Thank God for Tony Cingrani. The lefthanded rookie hurler kept the Redlegs from getting swept out of Washington, DC with a true gem this past Sunday. Six innings of work, no runs, 11 strikeouts and a win. And this didn’t come against the Marlins or Cubs, either. Reds and lefthanded pitchers who are successful don’t […]
September 21, 1889: Four ninth inning errors by the St. Louis Browns allow the Cincinnati Red Stockings to score four runs and win the game, 5-4.
Keep in mind, it was not uncommon for teams to make lots of errors in games back in 1889. In fact, the average team would make about four fielding errors per game. However, four in one inning was excessive even at that time.
The 1889 American Association Red Stockings would finish the season 76-63 in fourth place, 18 games behind the Brooklyn Bridegrooms. The Red Stockings’ best player of the year was 29-year-old rookie pitcher, Jesse Duryea who went 32-19 with a 2.56 ERA (155 ERA+). 22-year-old Lee Viau finished the year 22-20 with a 3.79 ERA. The leading hitter was 23-year-old rookie outfielder Bug Holliday, who batted .321 and led the AA with 19 home runs to go with 104 rbi.
September 21, 1955: Gus Bell goes 4-4 including a double, a grand slam home run, and eight rbi to lead the Cincinnati Redlegs to a 14-5 win over the Milwaukee Braves.
Bell’s grand slam came in the bottom of the first inning with one out and the Reds never looked back. Teammate Ted Kluszewski also had four hits on the day including a home run. Pitcher Johnny Klippstein went the distance to get the win.
September 14, 1950: Reds rookie outfielder Ted Tappe homers in is first major league at bat and becomes the first known major league player to have homered in both his first major and minor league at bats. The pinch home run comes leading off the eighth inning of a 6-3 loss to the Brooklyn Dodgers […]
September 5, 1973: For the second day in a row, the Reds explode in extra innings to beat the Houston Astros in Houston. The Reds use the three game series to move into first place in the Western Division, a lead they won’t relinquish for the rest of the season.
The Reds entered the three-game series with the Astros one game behind the division leading Los Angeles Dodgers. Having spent most of the season in third and fourth place, the Reds trailed by as many as 11 games as late as June 30. The Reds moved into a tie for first on the first day (September 3). While the Dodgers were losing 11-8 to the San Francisco Giants, the Reds scored two runs in the eighth inning on a Ken Griffey pinch single to beat the Astros, 4-3.
The Reds scored first on a second inning solo home run by Andy Kosco, but the Astros plated three runs in the fifth to take a 3-1 lead. The Reds got one run back in the sixth inning on a Pete Rose two-out single. The Reds won it in the eighth when Johnny Bench doubled with two outs. Kosco drew a walk, and Ed Armbrister, making his second consecutive start since his recall from AAA, reached on an infield single to load the bases. Ken Griffey, in his seventh game since his recall, then delivered a pinch two-run single giving the Reds their 4-3 lead and eventual margin of victory. Pedro Borbon pitched the final three innings of the game, surrendering no runs despite giving up six singles in those three innings. Former Astro Jack Billingham had started the game for the Reds and had pitched six innings, allowing three unearned runs.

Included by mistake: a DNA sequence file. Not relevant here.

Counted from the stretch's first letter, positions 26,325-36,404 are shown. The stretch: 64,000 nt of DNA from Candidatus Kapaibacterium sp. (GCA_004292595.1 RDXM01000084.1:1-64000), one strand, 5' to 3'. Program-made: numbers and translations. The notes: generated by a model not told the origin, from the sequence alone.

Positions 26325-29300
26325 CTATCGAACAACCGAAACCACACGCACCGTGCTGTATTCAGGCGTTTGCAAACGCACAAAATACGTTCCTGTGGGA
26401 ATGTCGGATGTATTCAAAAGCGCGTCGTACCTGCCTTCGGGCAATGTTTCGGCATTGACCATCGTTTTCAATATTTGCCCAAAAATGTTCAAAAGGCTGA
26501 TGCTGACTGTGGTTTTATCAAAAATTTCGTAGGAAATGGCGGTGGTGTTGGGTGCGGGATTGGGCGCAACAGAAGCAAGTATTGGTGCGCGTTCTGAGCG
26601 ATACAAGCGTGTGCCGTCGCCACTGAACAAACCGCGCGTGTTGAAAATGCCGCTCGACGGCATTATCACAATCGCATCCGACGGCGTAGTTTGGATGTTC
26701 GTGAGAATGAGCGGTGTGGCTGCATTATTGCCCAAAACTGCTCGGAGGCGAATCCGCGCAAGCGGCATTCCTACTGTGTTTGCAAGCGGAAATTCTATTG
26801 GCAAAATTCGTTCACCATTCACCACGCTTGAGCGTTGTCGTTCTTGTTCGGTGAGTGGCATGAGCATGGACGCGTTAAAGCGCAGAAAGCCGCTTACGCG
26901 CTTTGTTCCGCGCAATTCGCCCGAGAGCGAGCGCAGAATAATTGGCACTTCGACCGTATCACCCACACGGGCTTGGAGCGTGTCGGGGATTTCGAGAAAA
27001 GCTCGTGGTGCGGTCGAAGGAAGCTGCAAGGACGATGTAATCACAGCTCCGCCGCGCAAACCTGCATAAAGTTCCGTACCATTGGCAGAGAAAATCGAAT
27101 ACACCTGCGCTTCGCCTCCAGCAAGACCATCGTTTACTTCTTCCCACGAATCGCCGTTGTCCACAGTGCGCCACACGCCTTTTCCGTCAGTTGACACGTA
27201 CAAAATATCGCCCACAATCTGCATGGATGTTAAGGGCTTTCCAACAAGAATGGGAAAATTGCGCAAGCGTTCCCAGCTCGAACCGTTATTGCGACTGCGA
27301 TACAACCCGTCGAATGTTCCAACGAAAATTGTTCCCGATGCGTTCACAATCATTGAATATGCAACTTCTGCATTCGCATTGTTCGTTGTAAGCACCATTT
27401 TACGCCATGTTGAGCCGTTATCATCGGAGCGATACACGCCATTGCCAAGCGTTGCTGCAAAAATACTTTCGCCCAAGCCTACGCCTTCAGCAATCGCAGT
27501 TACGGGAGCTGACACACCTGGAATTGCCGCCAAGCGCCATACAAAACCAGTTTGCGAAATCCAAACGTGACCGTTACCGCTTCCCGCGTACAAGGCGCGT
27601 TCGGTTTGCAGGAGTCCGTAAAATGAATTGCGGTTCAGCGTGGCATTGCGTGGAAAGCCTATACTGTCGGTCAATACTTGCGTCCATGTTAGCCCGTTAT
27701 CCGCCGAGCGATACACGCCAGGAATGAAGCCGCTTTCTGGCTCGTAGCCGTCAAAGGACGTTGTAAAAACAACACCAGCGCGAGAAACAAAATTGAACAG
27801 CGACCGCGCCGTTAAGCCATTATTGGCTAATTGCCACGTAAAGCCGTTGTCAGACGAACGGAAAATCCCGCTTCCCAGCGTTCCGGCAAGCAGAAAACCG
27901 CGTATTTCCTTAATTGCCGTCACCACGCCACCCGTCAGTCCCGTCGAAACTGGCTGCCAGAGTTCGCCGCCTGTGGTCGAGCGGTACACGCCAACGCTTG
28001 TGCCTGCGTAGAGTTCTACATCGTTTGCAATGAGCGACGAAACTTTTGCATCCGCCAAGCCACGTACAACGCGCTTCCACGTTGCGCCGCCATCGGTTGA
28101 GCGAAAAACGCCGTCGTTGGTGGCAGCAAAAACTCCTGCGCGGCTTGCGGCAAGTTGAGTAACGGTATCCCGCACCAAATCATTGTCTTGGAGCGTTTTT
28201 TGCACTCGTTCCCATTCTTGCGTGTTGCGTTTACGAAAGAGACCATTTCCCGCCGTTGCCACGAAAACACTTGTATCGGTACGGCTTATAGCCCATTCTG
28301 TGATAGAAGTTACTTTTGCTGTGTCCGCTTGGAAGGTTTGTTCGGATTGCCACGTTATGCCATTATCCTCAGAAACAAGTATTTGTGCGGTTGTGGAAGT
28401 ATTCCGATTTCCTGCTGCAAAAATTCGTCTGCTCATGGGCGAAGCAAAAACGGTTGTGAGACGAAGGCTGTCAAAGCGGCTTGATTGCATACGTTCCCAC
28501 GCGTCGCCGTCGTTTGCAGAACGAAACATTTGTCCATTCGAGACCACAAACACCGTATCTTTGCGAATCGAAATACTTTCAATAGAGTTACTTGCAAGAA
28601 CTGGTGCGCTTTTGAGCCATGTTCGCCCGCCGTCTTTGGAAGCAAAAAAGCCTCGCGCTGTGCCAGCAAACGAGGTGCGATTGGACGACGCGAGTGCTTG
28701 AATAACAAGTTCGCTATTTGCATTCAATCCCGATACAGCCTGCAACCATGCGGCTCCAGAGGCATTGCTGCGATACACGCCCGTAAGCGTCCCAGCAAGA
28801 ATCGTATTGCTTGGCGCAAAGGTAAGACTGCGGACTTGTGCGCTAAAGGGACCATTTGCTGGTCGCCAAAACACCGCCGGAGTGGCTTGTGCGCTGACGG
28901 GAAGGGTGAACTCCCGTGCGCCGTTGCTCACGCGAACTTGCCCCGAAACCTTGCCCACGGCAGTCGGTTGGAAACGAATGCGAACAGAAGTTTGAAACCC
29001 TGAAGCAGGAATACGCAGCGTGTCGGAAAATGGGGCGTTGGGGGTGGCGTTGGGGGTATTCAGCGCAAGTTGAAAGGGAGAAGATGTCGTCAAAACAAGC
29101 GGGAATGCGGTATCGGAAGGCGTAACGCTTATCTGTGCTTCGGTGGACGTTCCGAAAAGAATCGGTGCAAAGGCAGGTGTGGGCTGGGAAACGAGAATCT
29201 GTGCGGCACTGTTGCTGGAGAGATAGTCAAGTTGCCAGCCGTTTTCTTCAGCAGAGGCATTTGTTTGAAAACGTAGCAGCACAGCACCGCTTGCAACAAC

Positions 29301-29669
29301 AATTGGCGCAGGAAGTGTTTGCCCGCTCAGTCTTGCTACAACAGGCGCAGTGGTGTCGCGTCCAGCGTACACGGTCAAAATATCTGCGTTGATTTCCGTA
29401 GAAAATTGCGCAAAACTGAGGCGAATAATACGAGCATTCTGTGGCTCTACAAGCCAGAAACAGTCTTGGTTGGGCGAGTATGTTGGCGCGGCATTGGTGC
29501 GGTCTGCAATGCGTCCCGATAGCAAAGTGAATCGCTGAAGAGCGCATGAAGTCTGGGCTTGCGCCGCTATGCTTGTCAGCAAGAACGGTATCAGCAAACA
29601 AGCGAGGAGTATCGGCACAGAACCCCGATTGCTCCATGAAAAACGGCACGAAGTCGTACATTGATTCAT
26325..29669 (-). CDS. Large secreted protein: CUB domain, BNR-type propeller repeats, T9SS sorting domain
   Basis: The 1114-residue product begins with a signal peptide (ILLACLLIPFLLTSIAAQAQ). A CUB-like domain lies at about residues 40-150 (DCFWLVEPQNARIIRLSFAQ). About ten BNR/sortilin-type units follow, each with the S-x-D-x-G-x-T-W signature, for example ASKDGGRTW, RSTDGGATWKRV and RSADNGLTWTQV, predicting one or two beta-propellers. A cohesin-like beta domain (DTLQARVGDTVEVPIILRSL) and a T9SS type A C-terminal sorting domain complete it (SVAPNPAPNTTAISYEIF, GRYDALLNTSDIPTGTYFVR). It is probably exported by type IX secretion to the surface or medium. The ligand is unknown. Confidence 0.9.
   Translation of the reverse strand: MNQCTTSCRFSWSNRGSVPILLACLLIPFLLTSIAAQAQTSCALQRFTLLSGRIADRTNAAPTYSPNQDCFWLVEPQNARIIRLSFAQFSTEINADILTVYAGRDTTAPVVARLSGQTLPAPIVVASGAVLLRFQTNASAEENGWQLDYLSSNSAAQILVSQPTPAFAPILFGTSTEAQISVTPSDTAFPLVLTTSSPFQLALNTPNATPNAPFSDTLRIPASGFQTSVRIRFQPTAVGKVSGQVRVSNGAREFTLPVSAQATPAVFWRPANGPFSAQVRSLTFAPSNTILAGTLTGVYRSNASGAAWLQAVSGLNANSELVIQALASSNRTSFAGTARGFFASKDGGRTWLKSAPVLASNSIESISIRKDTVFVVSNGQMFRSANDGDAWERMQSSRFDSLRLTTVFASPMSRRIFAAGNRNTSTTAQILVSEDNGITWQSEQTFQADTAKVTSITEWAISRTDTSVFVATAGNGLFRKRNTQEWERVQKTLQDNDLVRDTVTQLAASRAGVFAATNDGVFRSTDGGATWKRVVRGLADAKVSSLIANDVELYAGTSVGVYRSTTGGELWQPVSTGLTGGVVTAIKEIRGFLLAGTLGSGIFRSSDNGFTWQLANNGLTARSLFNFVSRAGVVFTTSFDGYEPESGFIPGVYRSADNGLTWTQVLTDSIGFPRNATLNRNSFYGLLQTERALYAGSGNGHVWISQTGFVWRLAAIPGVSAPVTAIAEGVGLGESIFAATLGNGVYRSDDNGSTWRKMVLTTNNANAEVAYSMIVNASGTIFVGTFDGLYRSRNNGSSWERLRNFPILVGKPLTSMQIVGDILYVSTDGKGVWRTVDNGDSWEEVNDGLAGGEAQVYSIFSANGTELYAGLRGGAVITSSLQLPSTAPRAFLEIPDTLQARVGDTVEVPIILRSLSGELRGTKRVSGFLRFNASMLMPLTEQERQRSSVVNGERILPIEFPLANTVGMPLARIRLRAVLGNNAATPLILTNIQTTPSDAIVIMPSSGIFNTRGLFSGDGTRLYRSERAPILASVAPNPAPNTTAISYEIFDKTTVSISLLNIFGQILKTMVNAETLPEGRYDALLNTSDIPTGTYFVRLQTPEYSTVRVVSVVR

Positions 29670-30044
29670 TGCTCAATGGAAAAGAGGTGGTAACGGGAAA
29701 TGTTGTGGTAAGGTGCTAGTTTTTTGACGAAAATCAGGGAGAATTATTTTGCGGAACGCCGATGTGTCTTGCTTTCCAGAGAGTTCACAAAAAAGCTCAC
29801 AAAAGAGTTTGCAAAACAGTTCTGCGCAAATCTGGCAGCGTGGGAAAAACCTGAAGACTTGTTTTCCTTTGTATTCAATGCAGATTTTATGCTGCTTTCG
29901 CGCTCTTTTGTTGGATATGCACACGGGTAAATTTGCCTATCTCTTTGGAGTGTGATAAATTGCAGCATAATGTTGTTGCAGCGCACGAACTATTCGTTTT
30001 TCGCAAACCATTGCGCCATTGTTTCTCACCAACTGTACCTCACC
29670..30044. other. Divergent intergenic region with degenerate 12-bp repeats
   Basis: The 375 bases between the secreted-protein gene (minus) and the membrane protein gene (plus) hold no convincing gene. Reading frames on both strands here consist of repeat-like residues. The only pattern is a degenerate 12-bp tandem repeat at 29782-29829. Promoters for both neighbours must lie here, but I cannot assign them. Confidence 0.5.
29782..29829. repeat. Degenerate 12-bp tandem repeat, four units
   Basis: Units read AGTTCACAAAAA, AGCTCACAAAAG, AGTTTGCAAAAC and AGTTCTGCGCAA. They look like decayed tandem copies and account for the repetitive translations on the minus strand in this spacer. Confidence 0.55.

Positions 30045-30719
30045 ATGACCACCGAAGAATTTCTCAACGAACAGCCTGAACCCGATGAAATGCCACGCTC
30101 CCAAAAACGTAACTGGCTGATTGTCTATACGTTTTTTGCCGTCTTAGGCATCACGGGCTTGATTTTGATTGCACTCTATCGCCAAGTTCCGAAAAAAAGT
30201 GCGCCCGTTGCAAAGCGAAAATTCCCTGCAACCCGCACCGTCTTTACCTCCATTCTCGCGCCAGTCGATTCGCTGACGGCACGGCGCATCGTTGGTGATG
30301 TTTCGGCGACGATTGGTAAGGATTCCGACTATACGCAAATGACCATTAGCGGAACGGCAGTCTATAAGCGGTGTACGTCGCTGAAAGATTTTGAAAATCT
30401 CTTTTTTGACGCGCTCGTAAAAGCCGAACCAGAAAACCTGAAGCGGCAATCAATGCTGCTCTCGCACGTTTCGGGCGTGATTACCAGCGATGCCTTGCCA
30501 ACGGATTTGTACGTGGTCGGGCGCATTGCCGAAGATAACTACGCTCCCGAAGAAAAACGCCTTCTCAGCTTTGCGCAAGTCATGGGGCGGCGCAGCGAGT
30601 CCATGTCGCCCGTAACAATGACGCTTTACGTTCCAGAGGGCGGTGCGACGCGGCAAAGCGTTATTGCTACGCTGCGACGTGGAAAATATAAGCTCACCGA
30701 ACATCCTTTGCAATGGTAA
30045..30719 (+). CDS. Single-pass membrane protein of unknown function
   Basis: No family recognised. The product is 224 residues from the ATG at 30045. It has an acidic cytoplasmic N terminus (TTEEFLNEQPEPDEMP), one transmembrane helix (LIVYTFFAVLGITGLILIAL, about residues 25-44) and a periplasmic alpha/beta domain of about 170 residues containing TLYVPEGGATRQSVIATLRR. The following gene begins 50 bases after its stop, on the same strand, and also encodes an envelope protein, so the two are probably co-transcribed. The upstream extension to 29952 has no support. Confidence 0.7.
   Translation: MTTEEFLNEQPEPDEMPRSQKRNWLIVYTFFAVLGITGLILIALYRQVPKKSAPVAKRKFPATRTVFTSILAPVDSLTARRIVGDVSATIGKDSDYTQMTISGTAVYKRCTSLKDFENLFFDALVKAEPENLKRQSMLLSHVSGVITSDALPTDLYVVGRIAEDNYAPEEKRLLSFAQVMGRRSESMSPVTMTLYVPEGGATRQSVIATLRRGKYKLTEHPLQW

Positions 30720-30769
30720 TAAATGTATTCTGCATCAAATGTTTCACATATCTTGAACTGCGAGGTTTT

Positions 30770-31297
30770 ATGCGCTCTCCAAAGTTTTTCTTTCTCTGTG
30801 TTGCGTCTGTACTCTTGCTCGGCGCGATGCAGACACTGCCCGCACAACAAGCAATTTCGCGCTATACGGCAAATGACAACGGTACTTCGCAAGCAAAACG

July 1, 1973: Third-string catcher Hal King slugs one of the most famous home runs in Reds’ history, a two-out three-run walkoff home run in the ninth inning to give the Reds a 4-3 come from behind win over the division league Los Angeles Dodgers. The King home run moved the fourth place Reds to nine games behind the Dodgers.
King’s homer is widely credited with sparking the Reds to an incredible 60-26 finish, with the Reds overtaking the Dodgers and winning the National League’s Western Division with a 99-63 record, 3.5 games ahead of the second place Dodgers. While King’s homer sparked the first win of the Reds’ comeback, the series fireworks actually began the night before, on Saturday, June 30.
The Reds had struggled to defend their 1972 National League pennant. They lost their first two games of the season and had barely played .500 ball for the first half, entering a four game series with the Dodgers only three games above .500 at 39-36. The Reds were leading the Dodgers on this Saturday, 5-1, on the strength of home runs by Tony Perez and Bobby Tolan. However, the wheels fell off in the Dodgers’ seventh when Los Angeles scored six times off Reds relievers Clay Carroll and Pedro Borbon, three of the runs unearned. The Reds tied it in the bottom of the ninth Joe Morgan, pinch hitting for Cesar Geronimo, stroked a two-run homer scoring Dan Driessen, who had singled off Dodgers reliever Pete Richert.